In total, animals were exposed on 131 days in 6 months. Food and water were removed from all animals during the exposure period. Even though controls were not placed in chambers, food and water were removed from them during the exposure period. After the 6 month exposure period, the mice were kept under ambient conditions and observed for the duration of their lifespan (maximum of 25 months).

Examinations

Observations and examinations performed and frequency:
Animals were observed throughout the study for changes and demeanor. Body weights were recorded once a week for 3 months of the study and monthly thereafter.
Sacrifice and pathology:
All mice were held for observation until they died or were killed in a moribund condition. Each mouse was subjected to a thorough necropsy examination, with specific emphasis on the presence or absence of tumorous lesions. All major organs and tissues were preserved in 10% formalin. Microscopic examination was conducted on all lungs and livers in which gross necropsy examination had revealed the presence of nodular lesions suggestive of a proliferative pathologic process, such as tumor formation.
Statistics:
Statistical analysis of body weights were carried out using an analysis of variance and Dunnett's Test. The mortality data and tumor incidence were analyzed with Fisher's Exact Probability Test. The level of significance in all statistical analysis was p <0.05.

Results and discussion

Results of examinations

Clinical signs:
effects observed, treatment-related
Description (incidence and severity):
During the exposures, the mice exposed to 1 ppm vinylbenzyl chloride (VBC) exhibited slight transient eye and nasal irritation. The signs of irritation disappeared soon after termination of exposure to VBC each day.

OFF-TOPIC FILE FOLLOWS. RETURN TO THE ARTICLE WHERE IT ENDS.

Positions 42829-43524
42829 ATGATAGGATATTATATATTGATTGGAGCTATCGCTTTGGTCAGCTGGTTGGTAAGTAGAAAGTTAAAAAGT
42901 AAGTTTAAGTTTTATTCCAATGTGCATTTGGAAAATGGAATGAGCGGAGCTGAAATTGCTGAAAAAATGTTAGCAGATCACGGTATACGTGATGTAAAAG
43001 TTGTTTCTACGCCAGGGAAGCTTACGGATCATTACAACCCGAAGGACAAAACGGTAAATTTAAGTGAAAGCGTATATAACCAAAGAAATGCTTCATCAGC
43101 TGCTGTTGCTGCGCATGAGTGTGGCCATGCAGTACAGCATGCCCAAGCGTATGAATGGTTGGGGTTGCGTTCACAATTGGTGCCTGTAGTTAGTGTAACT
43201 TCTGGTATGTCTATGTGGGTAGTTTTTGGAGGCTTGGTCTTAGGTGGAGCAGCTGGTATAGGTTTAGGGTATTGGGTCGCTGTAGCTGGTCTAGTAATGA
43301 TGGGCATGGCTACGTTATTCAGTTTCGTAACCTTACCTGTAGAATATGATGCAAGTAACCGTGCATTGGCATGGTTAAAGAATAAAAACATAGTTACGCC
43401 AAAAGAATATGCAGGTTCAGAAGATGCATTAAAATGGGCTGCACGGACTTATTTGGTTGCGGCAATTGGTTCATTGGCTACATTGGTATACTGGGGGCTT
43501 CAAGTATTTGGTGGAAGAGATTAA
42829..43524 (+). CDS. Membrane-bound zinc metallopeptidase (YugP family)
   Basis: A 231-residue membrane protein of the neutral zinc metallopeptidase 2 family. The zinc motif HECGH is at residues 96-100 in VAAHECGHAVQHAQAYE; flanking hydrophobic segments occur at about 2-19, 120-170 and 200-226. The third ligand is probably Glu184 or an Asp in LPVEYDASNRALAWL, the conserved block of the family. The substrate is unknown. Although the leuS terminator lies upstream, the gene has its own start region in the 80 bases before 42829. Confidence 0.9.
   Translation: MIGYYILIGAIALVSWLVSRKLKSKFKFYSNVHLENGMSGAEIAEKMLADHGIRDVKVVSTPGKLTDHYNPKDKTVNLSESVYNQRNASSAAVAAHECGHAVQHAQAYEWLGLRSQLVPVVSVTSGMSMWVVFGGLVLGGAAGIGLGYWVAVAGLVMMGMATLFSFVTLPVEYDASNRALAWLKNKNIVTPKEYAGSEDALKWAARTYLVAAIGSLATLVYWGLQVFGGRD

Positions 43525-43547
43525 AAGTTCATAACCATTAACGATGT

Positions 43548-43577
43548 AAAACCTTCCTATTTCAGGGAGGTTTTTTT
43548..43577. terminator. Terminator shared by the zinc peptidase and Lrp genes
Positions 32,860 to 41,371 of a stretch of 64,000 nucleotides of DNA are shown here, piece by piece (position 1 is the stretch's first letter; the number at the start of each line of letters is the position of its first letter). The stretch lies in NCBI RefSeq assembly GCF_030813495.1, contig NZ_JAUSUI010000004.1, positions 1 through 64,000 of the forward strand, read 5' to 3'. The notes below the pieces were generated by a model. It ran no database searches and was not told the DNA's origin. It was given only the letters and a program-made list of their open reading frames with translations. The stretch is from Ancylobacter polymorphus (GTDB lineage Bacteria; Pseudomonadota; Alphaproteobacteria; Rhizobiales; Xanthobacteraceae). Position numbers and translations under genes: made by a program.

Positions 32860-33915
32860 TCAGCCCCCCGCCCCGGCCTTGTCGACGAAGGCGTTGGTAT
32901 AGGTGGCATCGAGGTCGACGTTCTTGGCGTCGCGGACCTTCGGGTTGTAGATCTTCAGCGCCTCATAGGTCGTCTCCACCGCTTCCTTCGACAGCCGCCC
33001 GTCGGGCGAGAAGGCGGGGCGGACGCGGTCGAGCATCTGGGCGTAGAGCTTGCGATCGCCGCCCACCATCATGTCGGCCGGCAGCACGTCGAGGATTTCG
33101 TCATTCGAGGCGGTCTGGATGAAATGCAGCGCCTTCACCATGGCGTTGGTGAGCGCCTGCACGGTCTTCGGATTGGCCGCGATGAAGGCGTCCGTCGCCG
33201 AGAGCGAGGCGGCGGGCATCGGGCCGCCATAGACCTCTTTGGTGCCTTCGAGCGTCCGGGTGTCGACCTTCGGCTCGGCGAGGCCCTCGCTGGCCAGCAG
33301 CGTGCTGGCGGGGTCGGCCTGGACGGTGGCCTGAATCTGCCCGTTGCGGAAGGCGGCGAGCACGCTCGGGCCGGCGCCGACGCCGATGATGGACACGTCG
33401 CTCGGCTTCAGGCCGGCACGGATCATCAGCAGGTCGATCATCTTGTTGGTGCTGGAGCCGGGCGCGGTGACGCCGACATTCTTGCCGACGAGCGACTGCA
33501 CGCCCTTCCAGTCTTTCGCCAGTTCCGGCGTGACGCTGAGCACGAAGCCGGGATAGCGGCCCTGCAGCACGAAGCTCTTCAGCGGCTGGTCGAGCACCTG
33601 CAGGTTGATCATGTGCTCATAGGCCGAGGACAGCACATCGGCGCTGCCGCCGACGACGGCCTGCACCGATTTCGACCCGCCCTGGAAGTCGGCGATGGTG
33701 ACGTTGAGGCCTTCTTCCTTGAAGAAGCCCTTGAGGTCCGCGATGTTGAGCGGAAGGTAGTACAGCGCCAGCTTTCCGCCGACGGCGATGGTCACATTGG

Mortality:
mortality observed, non-treatment-related
Description (incidence):
Examination of the mortality data for mice reveals that deaths began to occur soon after initiation of exposure. Deaths of exposed mice began to accelerate by the fifth exposure week and continued until the second or third month of the post-exposure period. For the control mice, there were no deaths until the third month of the exposure period, at which time a similar mortality pattern began to occur. Necropsy examination revealed an ascending urinary tract infection in a majority of these mice. This presented as a necrotic purulent balanoposthitis, purulent urethritis, urinary retention in the urinary bladder and urocystitis. Microbiological cultures from these cases revealed the presence of various bacterial organisms, including species of Salmonella, Proteus, Pseudomonas, E. coli and Staphylococcus. Some of the mice had traumatic lesions indicative of cannibalism.
Body weight and weight changes:
no effects observed
Food efficiency:
not specified
Ophthalmological findings:
not specified
Haematological findings:
not specified
Clinical biochemistry findings:
not specified
Urinalysis findings:
not specified
Behaviour (functional findings):
not specified
Immunological findings:
not specified
Organ weight findings including organ / body weight ratios:
not specified
Gross pathological findings:
effects observed, non-treatment-related
Description (incidence and severity):
Lungs and livers of the mice were examined for tumors. Pulmonary adenomas and carcinomas as well as benign hepatic tumors, hepatocellular carcinomas and angiosarcomas in liver were distinguished by gross pathological and histopathological inspection (see histopathological findings, non-neoplastic).
Neuropathological findings:
not specified
Histopathological findings: non-neoplastic:
not specified
Histopathological findings: neoplastic:
effects observed, non-treatment-related